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All Opposition Parties Refuse to Enter Next Parliament

After two-day consultations, all 8 opposition parties that passed the 1% threshold in the October 31 parliamentary elections have made up their minds to boycott the next parliament.

European Georgia, scoring 3,78% in the elections, was the first to announce the decision. The party added that its two majoritarian candidates will not participate in runoffs.

Shalva Natelashvili, leader of the Labor Party that secured 1% of the votes, soon followed in EG’s steps, saying that not only the opposition but ruling Georgian Dream members too should refuse to enter the next parliament.

Lelo for Georgia, the newly-emerged party that claimed 3,15% of the votes, followed the suit, with the party leader Badri Japaridze announcing they do not recognize the legitimacy of election results and will also refuse to enter the next parliament.

Zurab Japaridze, leader of the right-libertarian Girchi party, which garnered 2.89% of votes, also decided to boycott the parliament. Japaridze had pledged earlier to follow the lead of other opposition parties.

Strategy Aghmashenebeli, led by Giorgi Vashadze, which claimed 3.15% of votes, also joined the boycott in the evening.

Strength in Unity, strongest opposition force led by the United National Movement, that ended up second with 27,13%, was one of the last to announce the boycott decision. Earlier in the day, however, the bloc made known its decision to refuse mandates in the Supreme Council of the Adjara Autonomous Republic, the region’s legislative assembly that was contested alongside the general election on October 31.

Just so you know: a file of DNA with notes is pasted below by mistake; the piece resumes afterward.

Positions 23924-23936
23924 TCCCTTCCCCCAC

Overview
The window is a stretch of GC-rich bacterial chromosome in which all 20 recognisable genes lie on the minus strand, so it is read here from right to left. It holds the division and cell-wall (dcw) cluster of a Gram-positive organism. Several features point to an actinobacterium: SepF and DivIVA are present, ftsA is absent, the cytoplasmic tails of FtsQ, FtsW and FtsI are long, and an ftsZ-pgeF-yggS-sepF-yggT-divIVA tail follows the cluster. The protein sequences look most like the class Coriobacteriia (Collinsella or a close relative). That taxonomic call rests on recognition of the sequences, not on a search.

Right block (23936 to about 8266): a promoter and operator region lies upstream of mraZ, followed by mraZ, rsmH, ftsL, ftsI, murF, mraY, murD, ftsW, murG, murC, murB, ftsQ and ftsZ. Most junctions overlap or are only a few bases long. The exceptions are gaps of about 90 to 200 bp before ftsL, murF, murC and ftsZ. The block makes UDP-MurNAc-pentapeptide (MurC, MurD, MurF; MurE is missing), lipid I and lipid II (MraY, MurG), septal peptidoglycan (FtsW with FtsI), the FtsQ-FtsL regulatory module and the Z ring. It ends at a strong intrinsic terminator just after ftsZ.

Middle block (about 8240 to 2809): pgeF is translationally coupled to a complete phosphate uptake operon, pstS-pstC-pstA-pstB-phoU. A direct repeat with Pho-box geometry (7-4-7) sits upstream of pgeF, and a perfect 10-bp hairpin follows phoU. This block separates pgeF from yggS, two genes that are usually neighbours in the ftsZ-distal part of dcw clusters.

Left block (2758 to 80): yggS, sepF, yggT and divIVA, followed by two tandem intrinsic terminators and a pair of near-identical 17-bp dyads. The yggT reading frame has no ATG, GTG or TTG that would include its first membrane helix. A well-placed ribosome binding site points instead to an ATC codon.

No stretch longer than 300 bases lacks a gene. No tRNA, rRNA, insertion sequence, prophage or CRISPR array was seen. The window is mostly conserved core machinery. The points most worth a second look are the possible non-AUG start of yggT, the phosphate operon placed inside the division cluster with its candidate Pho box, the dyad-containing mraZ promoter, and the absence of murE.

Aleko Elisashvili, leader of the Citizens party, that scored 1,33%, called on all opposition parties as early as on November 1 to boycott the parliament and demand snap elections.

The Alliance of Patriots, Kremlin-friendly nativist outfit, which gathered 3.14% of votes, also demands revote. MP Irma Inashvili pledged the party – traditionally distanced from the rest of the opposition elites – to start protest rallies from November 7. She vowed not to quit unless the Georgian Dream government allows snap elections.

Legal and Political Implications

Despite an unanimous boycott from the opposition side, presence of a simple majority is sufficient for the Georgian parliament to convene.

Preliminary data by the CEC forecasts the ruling Georgian Dream to grab 61 seats through proportional, party-vote and 14 seats through its majoritarians. GD will need to win one of the 16 runoffs, to secure a simple majority with 76 votes in the 150-member parliament. With the opposition refusing to face GD in runoffs, the governing party is highly likely to win all the majoritarian races, allowing it to enter the parliament with at least 90 lawmakers.

As for political implications, various observers have been voicing fears whether the boycott and loss of parliamentary platform would be the right decision for parties in the face of the overall international legitimacy of the vote.

According to the official preliminary results, the ruling Georgian Dream party was able to secure 48,17% of votes in the October 31 parliamentary elections. Coupled with first-round victories in 14 of 30 single-mandate majoritarian districts and prospects to win most runoffs, GD has almost guaranteed the majority in the next parliament, killing earlier hopes for a coalition government.

This post is also available in: ქართული (Georgian) Русский (Russian)


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